In case you were wondering, the One Bad Apple is 1-0 since being pointed toward Pawtucket, having allowed two hits and four walks in six innings while whiffing six in his lone start so far. You weren't wondering, were you? OK, so how about this: Tyler Cloyd of the Lehigh Valley IronPigs was the International League Pitcher of the Year last season. Perhaps being his successor is something for Aceves to strive for. With a a 6.44 ERA in the second half last year and was at a stellar 8.66 this season before his demotion, that's more likely than counting on major-league success from him anytime soon.
"The nerve to be J.D.'s brother"
Thought my colleague Peter Abraham nailed it with this blog post a few weeks ago regarding Drew, which includes the above quote as well as the reminder that he had just 18 plate appearances in spring training before suffering a concussion. It's understood why so many fans are enamored with Jose Iglesias's shiny defense – it's a joy to watch. But Drew is an above-average defensive shortstop who, when healthy, is far more well-rounded than Iglesias (currently putting up a .235/.278/.397 line at Pawtucket). And his bat is coming around – he has a .778 OPS over the past two weeks. Give him a chance. If he's anything like the player he was in Arizona, you'll like him. Even if it's begrudgingly.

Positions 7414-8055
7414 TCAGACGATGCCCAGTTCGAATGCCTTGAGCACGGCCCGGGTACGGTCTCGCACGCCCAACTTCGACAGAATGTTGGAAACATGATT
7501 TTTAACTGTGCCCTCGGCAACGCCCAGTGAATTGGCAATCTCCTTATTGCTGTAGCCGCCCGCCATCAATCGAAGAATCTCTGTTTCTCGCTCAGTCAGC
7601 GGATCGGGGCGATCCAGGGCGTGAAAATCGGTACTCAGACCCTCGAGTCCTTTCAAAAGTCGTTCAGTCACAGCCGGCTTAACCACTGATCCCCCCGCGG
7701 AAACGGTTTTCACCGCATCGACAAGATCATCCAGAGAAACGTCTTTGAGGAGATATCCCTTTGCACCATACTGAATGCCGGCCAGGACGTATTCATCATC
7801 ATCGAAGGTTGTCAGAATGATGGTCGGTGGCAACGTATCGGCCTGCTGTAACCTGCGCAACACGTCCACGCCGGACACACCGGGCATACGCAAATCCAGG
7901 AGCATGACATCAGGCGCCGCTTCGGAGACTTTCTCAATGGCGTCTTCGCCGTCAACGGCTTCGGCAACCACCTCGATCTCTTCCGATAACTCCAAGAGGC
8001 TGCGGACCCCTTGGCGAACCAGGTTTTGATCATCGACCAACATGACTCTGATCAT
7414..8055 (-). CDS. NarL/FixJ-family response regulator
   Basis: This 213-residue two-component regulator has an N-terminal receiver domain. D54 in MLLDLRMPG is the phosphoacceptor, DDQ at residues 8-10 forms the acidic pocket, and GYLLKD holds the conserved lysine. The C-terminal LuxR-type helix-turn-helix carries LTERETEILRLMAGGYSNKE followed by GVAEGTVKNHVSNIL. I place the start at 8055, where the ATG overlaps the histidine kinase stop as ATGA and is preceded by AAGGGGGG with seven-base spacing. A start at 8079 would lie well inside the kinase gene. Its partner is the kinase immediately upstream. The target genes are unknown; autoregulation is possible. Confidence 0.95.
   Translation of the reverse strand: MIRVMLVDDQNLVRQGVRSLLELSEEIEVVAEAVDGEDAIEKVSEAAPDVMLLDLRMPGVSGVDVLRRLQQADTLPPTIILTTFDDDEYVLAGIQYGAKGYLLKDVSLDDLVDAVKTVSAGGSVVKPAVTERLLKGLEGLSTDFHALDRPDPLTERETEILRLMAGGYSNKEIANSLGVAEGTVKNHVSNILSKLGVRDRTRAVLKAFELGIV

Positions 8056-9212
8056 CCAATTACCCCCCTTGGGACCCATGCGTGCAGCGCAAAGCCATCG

Just do what Bailey was doing